In this article I argue for two closely related conclusions: one concerned more narrowly with the internal consistency of G. A. Cohen’s theorizing about justice and the unique rhetoric in which it is couched, the other connected to a more sweeping set of recommendations about how theorizing on justice is most promisingly undertaken. First, drawing on a famous insight of G. E. Moore, I argue that although the (Platonic) purity of Cohenian justice provides Cohen a platform from which to put some extremely challenging criticisms to Rawls and Rawlsian liberals, at the same time it generates a sort of self-referential paradox for many of the theses about the concept of justice to which Cohen himself is committed. I go on to conclude, using Rawls’s theory of justice as a model, that it would serve political philosophy well to conceive of justice with less purity than Cohen conceives of it.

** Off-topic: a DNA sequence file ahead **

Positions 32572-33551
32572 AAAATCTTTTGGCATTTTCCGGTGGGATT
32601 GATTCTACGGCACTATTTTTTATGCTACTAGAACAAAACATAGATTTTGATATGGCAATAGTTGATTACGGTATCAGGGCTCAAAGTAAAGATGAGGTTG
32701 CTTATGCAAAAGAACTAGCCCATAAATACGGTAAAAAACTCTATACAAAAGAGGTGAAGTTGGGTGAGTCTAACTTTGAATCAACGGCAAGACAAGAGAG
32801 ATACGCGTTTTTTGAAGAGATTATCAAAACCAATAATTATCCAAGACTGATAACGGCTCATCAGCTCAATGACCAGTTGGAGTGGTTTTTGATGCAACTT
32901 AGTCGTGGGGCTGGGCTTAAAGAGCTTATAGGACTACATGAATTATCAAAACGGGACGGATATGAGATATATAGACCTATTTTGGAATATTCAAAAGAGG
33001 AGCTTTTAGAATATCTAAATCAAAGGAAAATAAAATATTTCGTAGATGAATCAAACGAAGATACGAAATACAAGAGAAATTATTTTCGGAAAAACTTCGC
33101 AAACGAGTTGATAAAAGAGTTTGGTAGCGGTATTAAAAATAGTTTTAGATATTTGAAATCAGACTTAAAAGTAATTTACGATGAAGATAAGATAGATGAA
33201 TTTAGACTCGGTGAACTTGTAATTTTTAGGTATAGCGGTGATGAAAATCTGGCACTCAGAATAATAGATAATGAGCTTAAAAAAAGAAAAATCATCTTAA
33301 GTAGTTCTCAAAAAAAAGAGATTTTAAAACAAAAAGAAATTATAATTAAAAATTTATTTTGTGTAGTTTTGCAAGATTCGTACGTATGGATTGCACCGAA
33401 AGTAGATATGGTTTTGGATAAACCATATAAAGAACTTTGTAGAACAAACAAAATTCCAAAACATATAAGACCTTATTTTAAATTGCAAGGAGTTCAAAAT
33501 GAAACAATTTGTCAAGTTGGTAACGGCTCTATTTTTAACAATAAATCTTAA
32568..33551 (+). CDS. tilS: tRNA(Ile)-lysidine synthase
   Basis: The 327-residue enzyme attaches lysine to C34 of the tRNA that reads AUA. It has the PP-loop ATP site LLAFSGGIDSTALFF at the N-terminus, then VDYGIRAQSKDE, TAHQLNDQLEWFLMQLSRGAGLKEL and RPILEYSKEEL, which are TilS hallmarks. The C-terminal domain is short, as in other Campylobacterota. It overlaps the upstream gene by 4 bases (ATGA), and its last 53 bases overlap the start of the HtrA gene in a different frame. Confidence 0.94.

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pp. 323-342
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